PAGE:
A Licensed Practical Nurse (LPN) has some good job opportunities available to her, but for the best RN career prospects, you would be strongly advised to eventually earn your BSN degree.
The biggest reason to transition to a BSN degree of course, is salary. As a nurse with a BSN degree, you will earn much more money: a median annual wage of $67,000, according to the Bureau of Labor Statistics. On the other hand, median LPN salaries are in the range of $35,000-$45,000 per year.
Why Else You Should Do LPN to BSN Degree Transition
Many people who are LPN nurses eventually do earn their BSN degree. Not only do BSN holders make more money: Research shows that BSN holders are overall better nurses than LPNs.
This has been confirmed by two of the most respected bodies in nursing:
the American Association of Colleges of Nursing (ACEN), and the Commission on Collegiate Nursing Education (CCNE).
These organizations state that current LPNs should eventually get their BSN degree because they provide a superior standard of care. BSN holders also have a better grasp of complex nursing concepts and are more attuned to public health problems. Hiring trends also suggest in recent years that many employers want you to transition from LPN to BSN.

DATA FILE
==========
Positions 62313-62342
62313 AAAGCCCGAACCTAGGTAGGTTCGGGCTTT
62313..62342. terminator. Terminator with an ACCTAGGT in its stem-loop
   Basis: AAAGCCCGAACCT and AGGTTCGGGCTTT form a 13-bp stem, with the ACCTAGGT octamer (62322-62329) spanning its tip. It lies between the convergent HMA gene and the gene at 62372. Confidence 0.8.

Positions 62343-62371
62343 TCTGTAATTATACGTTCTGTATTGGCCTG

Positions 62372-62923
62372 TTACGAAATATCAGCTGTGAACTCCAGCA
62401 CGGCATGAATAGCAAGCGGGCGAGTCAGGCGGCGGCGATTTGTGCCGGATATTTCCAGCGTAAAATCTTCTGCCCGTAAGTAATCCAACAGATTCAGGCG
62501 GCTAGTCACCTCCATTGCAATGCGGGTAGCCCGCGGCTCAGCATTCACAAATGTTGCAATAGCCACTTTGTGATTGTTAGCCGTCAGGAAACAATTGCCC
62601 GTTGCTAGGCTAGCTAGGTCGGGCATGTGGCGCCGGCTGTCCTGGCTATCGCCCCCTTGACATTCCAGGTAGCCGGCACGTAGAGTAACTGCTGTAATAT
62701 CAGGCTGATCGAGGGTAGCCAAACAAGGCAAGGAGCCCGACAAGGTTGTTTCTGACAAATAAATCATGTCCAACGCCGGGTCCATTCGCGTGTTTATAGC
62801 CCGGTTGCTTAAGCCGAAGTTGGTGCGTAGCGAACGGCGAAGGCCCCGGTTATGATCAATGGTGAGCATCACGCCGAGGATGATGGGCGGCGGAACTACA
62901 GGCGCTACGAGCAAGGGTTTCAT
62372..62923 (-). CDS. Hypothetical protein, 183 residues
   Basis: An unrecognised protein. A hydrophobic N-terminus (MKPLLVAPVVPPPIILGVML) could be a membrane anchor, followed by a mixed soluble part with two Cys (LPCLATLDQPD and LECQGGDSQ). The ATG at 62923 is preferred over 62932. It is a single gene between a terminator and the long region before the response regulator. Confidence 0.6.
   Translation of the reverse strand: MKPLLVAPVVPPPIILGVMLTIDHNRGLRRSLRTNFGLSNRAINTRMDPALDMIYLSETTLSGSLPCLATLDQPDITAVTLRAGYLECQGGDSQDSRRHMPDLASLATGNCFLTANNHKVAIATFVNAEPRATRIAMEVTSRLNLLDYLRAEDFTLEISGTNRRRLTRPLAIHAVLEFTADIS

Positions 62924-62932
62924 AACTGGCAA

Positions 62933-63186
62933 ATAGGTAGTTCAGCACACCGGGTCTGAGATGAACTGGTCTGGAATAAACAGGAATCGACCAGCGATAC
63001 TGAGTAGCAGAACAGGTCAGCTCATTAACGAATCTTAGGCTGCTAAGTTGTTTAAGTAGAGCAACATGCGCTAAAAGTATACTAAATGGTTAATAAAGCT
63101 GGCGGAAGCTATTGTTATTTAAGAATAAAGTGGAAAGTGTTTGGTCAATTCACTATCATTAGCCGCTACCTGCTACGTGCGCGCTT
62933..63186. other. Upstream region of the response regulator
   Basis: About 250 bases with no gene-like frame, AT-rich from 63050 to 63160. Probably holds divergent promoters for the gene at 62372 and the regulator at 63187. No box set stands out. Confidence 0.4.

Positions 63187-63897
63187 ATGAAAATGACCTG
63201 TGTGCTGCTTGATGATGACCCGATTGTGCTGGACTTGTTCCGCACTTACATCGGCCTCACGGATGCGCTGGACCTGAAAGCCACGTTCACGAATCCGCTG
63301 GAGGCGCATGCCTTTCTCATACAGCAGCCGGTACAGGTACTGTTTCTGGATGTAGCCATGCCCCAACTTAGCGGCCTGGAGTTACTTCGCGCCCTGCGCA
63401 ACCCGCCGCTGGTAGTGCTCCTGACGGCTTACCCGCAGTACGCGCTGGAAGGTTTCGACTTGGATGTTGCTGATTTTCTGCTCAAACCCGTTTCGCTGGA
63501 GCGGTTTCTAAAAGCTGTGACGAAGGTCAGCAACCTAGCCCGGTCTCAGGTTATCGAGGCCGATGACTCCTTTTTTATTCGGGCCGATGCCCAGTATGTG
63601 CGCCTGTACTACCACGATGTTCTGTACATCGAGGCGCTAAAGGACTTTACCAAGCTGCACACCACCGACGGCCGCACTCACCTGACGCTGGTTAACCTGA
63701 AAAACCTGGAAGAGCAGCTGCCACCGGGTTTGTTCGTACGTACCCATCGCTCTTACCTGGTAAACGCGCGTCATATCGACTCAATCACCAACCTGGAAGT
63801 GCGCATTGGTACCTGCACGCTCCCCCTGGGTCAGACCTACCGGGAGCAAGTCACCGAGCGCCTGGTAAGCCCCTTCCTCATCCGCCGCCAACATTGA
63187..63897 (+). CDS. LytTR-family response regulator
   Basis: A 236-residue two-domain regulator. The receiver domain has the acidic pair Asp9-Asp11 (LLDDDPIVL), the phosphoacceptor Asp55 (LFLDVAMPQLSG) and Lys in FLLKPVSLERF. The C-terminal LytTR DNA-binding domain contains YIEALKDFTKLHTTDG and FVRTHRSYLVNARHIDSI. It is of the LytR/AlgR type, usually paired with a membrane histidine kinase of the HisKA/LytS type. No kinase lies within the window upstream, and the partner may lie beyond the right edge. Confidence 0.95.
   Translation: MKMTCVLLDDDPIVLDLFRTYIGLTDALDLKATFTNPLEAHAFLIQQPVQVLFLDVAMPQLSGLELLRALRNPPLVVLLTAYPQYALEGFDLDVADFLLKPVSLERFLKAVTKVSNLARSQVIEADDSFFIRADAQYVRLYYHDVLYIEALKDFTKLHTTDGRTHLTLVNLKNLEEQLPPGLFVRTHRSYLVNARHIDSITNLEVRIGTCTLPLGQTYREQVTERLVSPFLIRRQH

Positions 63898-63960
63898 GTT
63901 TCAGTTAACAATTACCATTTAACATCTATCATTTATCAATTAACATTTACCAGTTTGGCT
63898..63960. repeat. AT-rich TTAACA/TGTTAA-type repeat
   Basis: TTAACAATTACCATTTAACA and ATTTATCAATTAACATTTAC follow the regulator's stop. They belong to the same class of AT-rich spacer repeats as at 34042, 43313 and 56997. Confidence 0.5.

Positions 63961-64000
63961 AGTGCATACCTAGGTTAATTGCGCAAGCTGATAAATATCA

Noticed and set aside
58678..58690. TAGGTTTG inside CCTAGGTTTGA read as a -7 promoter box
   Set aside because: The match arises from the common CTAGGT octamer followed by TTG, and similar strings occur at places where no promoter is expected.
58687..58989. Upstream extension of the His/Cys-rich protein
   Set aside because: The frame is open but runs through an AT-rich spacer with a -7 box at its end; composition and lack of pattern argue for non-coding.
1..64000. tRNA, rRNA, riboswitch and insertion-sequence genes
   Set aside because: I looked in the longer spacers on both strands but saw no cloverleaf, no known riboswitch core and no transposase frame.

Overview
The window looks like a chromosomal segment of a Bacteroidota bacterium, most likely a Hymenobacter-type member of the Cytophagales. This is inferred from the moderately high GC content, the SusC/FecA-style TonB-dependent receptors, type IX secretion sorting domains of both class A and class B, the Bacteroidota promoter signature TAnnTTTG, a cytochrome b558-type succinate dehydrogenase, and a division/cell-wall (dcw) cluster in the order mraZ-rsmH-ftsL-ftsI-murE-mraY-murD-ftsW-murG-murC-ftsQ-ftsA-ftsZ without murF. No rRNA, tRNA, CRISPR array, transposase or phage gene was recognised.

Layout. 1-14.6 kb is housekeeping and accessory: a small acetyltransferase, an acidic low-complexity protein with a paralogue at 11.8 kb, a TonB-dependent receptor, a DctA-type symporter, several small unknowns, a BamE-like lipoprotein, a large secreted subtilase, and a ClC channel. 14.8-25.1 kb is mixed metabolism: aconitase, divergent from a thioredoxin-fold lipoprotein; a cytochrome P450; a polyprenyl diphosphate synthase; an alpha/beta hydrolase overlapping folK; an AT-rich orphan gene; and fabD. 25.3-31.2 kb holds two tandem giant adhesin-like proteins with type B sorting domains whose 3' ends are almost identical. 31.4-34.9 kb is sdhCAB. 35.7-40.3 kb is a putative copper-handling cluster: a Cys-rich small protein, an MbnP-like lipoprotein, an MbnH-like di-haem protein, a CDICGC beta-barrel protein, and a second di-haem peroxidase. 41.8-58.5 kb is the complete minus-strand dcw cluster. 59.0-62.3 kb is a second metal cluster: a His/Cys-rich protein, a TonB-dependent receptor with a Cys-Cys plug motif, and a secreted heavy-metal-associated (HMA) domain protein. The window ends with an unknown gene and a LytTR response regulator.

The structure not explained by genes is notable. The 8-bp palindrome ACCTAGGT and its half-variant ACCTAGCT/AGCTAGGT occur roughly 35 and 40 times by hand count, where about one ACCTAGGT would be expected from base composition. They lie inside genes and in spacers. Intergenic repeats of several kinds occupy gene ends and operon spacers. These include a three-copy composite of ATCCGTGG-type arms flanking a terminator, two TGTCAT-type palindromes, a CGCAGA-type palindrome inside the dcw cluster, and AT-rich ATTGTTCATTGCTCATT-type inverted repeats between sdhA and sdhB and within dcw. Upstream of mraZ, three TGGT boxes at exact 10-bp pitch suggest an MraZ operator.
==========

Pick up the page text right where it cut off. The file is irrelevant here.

Many nursing executives also have stated that they want most of their staff nurses to have a BSN to provide better patient care. Many online job ads for nurses frequently state ‘BSN preferred/required’ for this reason. Also:
- Employers want nurses who have a BSN degree or MSN degree who can provide more complex care in acute care, primary care and community health. Better educated nurses also can offer other essential services: case management, health promotion and prevention of diseases.
- 43% of hospitals and healthcare providers require nurses to have a BSN.
- Demand for BSN degree holders is acute in many specialties: critical care, operating room, labor and delivery, neonatal etc.